• Dairy (milk powder, portioned/sliced/grated cheese products).
• Bakery products (bread, pastries, cookies, fresh pasta).
• Dry products (nuts, coffee, instant mashed potatoes).
• Fresh fruits & vegetables (lettuce leaves, grated carrot, fruit salads).
• Seafood (fish fillets and whole fish, processed seafood products).
Food Safety with MAP
Food safety is a public health priority that is presenting new challenges due to the increasing trends in global food production, processing and distribution. Consumers are regarding foodborne disease outbreaks with increasing concern.
Gases used in MAP are considered as food additives in Australia and as such must follow legislation applying to food additives including purity criteria.
Food MAP gases status depends on the local regulation concerning food additives enforced in each country, but must always be compliant to local food grade specifications and manufacturing procedures. Air Liquide guarantees that its ALIGAL range of gas products that are used in MAP complies with the Australian Food Standards Code.
The ALIGAL brand follows a Food Safety Management System (FSMS) based upon the requirements from FSSC 22000 (ISO 22000 + ISO TS 22002-1). Such a system provides evidence that Air Liquide is committed to:
• HACCP- (Hazard Analysis and Critical Control Points) and HARPC-based (Hazard Analysis and Risk-Based Preventive Controls) systems for carbon dioxide.
• Monitor O-PRPs (Operational Prerequisite Program) and CCPs (Critical Control Points) and record them.
• Implement, maintain and periodically test traceability.
• Use cylinders with specific labelling and special valves to avoid contamination.
• Manage non-conformities/deviations.
• Train people and ensure that personnel applies procedures.
What Gases Are Used in MAP?
The “atmosphere” is the gas surrounding the product. It can be active or inert. This gaseous atmosphere can be made of a single gas component (N2, CO2, O2 or Ar) or a mixture of these gases. The atmosphere can change over time if the film is not impermeable.
The mixture of gases in the package depends on the type of product, the packaging materials, the storage temperature, and the objectives sought by the food manufacturer. There are multiple gases and mixtures and the choice of the suitable one is not always straightforward. As an example, cheese would require different gas mixtures whether it is grated, sliced or in blocks.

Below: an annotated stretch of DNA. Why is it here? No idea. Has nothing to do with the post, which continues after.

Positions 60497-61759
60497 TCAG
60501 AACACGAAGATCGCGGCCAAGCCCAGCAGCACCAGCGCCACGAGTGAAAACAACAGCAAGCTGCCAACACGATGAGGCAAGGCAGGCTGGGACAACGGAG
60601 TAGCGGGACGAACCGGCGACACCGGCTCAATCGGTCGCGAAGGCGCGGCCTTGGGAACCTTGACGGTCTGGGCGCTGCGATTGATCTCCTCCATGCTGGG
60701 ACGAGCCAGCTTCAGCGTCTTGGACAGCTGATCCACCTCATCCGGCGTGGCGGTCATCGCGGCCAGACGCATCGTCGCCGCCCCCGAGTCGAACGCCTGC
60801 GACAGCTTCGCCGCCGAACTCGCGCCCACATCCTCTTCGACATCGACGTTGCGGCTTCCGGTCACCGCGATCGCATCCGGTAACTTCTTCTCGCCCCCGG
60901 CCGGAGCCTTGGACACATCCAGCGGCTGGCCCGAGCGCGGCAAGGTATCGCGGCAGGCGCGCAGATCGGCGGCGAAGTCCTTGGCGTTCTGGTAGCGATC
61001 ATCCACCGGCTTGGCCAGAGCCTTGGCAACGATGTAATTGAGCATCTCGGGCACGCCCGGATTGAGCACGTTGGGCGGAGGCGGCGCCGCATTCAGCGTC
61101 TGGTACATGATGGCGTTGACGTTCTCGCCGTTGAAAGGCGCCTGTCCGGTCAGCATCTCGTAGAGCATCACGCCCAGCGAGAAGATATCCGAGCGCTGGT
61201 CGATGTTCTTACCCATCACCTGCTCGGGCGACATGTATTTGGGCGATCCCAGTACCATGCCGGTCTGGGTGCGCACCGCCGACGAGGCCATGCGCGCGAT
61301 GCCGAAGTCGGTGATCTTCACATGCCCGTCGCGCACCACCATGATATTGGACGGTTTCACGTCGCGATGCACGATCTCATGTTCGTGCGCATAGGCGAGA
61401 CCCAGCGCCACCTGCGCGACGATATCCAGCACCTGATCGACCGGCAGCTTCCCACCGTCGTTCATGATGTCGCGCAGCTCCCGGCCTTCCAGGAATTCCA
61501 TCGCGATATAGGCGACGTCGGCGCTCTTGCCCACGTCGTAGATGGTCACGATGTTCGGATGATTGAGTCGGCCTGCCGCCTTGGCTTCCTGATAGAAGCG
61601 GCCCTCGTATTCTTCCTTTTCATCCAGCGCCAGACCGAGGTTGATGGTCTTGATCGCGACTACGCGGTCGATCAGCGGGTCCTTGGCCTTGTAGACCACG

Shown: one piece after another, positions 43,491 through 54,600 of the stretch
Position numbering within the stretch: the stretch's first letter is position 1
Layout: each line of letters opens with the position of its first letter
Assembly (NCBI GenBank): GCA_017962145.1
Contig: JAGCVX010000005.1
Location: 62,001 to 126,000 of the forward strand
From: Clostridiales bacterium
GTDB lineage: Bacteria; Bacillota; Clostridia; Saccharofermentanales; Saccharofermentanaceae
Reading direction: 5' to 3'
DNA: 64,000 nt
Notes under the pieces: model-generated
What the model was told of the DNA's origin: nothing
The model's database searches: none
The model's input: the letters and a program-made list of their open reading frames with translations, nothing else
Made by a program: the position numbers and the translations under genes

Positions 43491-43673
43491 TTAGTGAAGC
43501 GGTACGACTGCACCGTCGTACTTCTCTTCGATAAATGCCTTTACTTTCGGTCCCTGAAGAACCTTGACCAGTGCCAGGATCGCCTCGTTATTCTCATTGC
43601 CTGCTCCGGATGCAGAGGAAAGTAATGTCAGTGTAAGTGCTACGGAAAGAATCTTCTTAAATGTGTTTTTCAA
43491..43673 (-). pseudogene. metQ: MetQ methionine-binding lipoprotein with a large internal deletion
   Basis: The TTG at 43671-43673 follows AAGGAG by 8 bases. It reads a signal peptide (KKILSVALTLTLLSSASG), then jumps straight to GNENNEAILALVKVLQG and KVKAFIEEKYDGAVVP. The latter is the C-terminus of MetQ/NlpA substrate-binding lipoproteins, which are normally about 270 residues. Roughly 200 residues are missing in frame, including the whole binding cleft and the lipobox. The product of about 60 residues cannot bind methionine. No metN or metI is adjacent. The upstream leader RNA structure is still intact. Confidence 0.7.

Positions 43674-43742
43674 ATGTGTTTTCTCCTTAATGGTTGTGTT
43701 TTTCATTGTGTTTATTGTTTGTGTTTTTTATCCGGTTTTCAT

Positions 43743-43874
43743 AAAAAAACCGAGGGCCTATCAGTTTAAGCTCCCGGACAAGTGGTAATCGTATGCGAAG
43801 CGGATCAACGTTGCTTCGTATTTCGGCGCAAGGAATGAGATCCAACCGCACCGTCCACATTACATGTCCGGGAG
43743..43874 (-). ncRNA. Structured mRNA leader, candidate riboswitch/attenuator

A balance must be found between the shelf life requirements, the characteristics of the food product, and the CO2 levels in the gas mixture. It is advisable to run some MAP trials with different gas mixtures and the product, in parallel with quality and microbial analyses, in order to determine the best combination.
Carbon dioxide (CO2)) limits the growth of bacteria and slows down the development of mould, however a minimum concentration of 20 per cent in the gas mixture is required. Users must keep in mind that it is soluble in water and fats, which means that, in some cases, it can lead to package collapse and should be balanced with nitrogen. CO2 also reacts with water to produce a weak acid (carbonic acid) that could cause a flavour change in some products like tomato-based or mayonnaise-based products. When it comes to fresh fruits and vegetables, too much CO2 in the gas mixture can lead to premature spoilage since higher levels of the gas can affect the cellular structure of the product.
Nitrogen (N2) is an inert gas that is used to displace oxygen inside the package headspace in order to prevent oxidative reactions. It helps limit the growth of aerobic bacteria and is also used to provide mechanical protection for fragile products or to prevent package collapse because it has low solubility in water and fats.